Officials React To The KGL-9268 Crash

On Saturday morning, a tragic loss rocked the international community: Kogalymavia Flight 9268 crashed over Egypt's Sinai Peninsula while it was en route to St. Petersburg, killing all 224 people aboard. According to CNN, seven of the 224 were members of the plane's crew, and 17 more were children. And just as you'd expect, both Russian and Egyptian officials have reacted to KGL-9268, not least of all Russian President Vladimir Putin.

KGL-9268 had departed from a resort in Sharm el-Sheikh, a popular waterfront locale for vacationing in Egypt. According to The Guardian, the plane lost contact about 23 minutes after it took off, and ultimately crashed some 60 miles south of Arish. They also cited a Sinai security source who claimed that the plane went down as the result of a technical error, crashing in a "vertical fashion." In the aftermath of the crash, ISIS actually took credit for the accident, but officials from both countries have cast doubt on this claim.

But questions of what brought down KGL-9268 are far from answered just yet, pending a more comprehensive investigation. And on the Russian side of things, that process is reportedly already underway: according to the AP, Putin has already ordered emergency workers to the crash site. He also reportedly "expressed his deepest sympathies to the families of those who died in the crash."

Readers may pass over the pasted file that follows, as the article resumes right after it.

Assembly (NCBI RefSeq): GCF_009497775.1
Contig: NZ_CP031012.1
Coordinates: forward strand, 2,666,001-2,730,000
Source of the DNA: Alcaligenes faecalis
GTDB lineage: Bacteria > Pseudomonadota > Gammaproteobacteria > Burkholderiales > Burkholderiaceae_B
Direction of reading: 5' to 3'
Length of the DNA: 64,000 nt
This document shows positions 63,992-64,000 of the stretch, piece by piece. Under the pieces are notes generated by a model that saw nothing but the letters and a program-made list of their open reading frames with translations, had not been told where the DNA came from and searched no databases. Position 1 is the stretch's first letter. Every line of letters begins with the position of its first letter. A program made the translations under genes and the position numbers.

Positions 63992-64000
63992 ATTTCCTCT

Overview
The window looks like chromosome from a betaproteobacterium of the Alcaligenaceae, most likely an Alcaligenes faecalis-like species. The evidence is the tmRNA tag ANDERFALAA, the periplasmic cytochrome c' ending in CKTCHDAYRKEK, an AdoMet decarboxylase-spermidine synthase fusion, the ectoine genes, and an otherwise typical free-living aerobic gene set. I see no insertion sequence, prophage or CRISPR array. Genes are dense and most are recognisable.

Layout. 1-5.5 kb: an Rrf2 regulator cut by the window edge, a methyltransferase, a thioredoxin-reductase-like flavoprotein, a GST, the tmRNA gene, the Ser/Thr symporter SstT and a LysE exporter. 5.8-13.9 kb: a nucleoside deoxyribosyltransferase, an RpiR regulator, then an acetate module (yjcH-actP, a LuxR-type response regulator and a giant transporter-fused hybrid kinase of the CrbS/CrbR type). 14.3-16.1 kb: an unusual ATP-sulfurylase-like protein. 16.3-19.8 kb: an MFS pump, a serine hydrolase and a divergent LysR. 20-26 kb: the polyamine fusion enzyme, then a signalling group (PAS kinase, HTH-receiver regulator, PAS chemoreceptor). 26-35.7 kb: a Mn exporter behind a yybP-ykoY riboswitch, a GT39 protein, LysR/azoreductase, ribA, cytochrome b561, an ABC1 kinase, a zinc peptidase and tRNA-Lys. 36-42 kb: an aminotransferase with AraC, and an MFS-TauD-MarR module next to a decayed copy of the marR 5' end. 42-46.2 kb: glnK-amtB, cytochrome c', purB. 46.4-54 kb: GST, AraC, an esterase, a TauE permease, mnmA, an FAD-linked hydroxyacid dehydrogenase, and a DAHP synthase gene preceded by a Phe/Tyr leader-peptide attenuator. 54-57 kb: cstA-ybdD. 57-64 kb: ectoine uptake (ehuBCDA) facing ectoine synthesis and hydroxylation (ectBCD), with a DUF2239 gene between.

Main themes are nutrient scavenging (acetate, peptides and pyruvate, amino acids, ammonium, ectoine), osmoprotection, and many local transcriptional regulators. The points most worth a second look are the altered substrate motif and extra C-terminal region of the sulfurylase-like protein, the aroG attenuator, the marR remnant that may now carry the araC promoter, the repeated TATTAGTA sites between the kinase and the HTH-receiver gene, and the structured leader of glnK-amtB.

As far as the political implications of the crash go, at least one Russian official has gone on the record disputing the terrorism claims. Multiple Western outlets have cited Russian Transport Minister Maxim Sokolov, who reportedly said that claims involving terrorists and anti-aircraft missiles "cannot be considered true." Such allegations have been made not just because of ISIS' claim of responsibility, but because of where KGL-9268 went down — it was flying through a region of Sinai rife with fighting between Egyptian forces and members of the so-called Islamic State.

But despite this, there are reasons to take the official denials seriously. According the BBC detailed, security experts believe the plane's reported cruising altitude of 31,000 feet would have been out-of-range for the type of shoulder-mounted launchers — "MANPADS," or "man-portable air-defense systems" — that ISIS fighters in Sinai are known to have.

Regardless, despite the general desire of the respective countries to avoid talk of terrorism, and the necessity to carry out a full investigation before arriving at any conclusion, you can understand why people are so vexed about the crash. CNN quoted Hossam Kamel, Egypt's civil aviation minister, as saying that no distress call went out from the plane before it crashed: "There was nothing abnormal before the plane crash. It suddenly disappeared from the radar."